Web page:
About these notes

Hi! I’m Andy Matuschak. You’ve stumbled upon my working notes. They’re kind of strange, so some context might help.

These notes are mostly written for myself: they’re roughly my thinking environment (Evergreen notes; My morning writing practice). But I’m sharing them publicly as an experiment (Work with the garage door up). If a note seems confusing or under-explained, it’s probably because I didn’t write it for you! Sorry—that’s sort of an essential tension of this experiment (Write notes for yourself by default, disregarding audience).

For now, there’s no index or navigational aids: you’ll need to follow a link to some starting point. You might be interested in §What’s top of mind.

👋 Andy (email, Twitter, main personal site)

PS: My work is made possible by a crowd-funded research grant from my Patreon community. You can become a member to support future work, and to read patron-only updates and previews of upcoming projects.

PS: Many people ask, so I’ll just note here: no, I haven’t made this system available for others to use. It’s still an early research environment, and Premature scaling can stunt system iteration.

Last updated 2023-10-23.

Evergreen notes

Evergreen notes are written and organized to evolve, contribute, and accumulate over time, across projects. This is an unusual way to think about writing notes: Most people take only transient notes. That’s because these practices aren’t about writing notes; they’re about effectively developing insight: “Better note-taking” misses the point; what matters is “better thinking”. When done well, these notes can be quite valuable: Evergreen note-writing as fundamental unit of knowledge work.

It’s hard to write notes that are worth developing over time. These principles help:

This concept is of course enormously indebted to the notion of a Zettelkasten. See Similarities and differences between evergreen note-writing and Zettelkasten.

Implementing an evergreen note practice

See:


References

Ahrens, S. (2017). How to Take Smart Notes: One Simple Technique to Boost Writing, Learning and Thinking – for Students, Academics and Nonfiction Book Writers.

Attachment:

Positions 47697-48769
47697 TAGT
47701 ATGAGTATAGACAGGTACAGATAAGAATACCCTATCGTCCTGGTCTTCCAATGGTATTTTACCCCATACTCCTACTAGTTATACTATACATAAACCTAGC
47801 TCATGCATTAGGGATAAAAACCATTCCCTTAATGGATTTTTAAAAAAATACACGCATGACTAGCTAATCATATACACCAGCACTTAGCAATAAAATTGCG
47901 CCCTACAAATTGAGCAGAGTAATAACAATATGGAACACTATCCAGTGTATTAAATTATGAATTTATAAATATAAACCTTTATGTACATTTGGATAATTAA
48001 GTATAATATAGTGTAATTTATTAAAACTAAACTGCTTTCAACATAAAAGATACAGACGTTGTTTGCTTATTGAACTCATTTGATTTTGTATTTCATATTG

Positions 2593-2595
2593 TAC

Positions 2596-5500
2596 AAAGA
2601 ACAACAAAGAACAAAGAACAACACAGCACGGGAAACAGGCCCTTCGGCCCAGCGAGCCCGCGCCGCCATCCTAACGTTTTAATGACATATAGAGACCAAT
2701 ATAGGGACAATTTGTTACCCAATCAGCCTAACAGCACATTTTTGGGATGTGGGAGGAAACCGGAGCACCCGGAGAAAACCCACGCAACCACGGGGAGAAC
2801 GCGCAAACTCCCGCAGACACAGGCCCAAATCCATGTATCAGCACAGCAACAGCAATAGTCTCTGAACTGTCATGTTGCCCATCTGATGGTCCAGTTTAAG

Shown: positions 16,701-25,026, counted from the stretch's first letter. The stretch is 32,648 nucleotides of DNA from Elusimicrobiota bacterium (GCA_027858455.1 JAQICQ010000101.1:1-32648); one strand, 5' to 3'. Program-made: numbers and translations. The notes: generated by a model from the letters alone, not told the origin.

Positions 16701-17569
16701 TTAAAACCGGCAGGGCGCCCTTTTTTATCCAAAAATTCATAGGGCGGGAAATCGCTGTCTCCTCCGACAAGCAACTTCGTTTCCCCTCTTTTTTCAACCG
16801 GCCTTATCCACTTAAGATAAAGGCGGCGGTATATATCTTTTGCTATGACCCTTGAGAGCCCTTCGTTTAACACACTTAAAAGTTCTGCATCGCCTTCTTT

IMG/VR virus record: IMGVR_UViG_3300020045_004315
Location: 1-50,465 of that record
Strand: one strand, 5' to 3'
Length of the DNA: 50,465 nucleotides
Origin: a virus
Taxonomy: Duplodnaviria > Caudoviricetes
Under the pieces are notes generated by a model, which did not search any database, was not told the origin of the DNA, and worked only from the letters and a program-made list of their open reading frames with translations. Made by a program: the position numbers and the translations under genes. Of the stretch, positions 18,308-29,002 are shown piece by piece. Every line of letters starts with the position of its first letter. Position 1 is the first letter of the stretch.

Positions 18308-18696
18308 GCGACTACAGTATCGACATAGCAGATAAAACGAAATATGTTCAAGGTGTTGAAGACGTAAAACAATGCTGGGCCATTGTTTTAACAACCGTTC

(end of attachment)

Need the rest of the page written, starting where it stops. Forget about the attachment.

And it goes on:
Many students and academic writers think like the early ship owners when it comes to note-taking. They handle their ideas and findings in the way it makes immediate sense: If they read an interesting sentence, they underline it. If they have a comment to make, they write it into the margins. If they have an idea, they write it into their notebook, and if an article seems important enough, they make the effort and write an excerpt. Working like this will leave you with a lot of different notes in many different places. Writing, then, means to rely heavily on your brain to remember where and when these notes were written down.

Luhmann, N. (1992). Communicating with Slip Boxes. In A. Kieserling (Ed.), & M. Kuehn (Trans.), Universität als Milieu: Kleine Schriften (pp. 53–61). Retrieved from http://luhmann.surge.sh/communicating-with-slip-boxes

Last updated 2023-07-13.

A writing inbox for transient and incomplete notes

Even if you aspires to write Evergreen notes, most notes begin as transient notes. You should be able to capture thoughts without friction (Close open loops), then reliably develop them into evergreen notes over time (Knowledge work should accrete). This implies two important mechanisms:

  1. a quick way to capture transient notes which clearly isolates them from evergreen notes; and
  2. a place to put notes you want to develop further and a practice which reliably drains it (Inboxes only work if you trust how they’re drained)

I use a “writing inbox” for this purpose. Undeveloped ideas, excerpts from my Daily working log, notes from reading, one-line prompts, etc all begin in that queue. During My morning writing practice, I’ll look through notes in this inbox and spend time developing any that strike me. On most days, I spend the majority of my writing time in this way.

Many notes in my writing inbox end up as evergreen notes, but that’s not appropriate (or possible) for all of them. If a note doesn’t seem sufficiently interesting after a few looks, it’s best to archive or delete it. (A challenge here: Triage strategies for maintaining inboxes (e.g. Inbox Zero) are often too brittle)

While I’m at my computer, I capture notes directly into my writing inbox. I also feed it with: Pocket memo pad to capture into writing inbox while out.


References

Building Blocks of a Zettelkasten • Zettelkasten Method

Last updated 2023-07-13.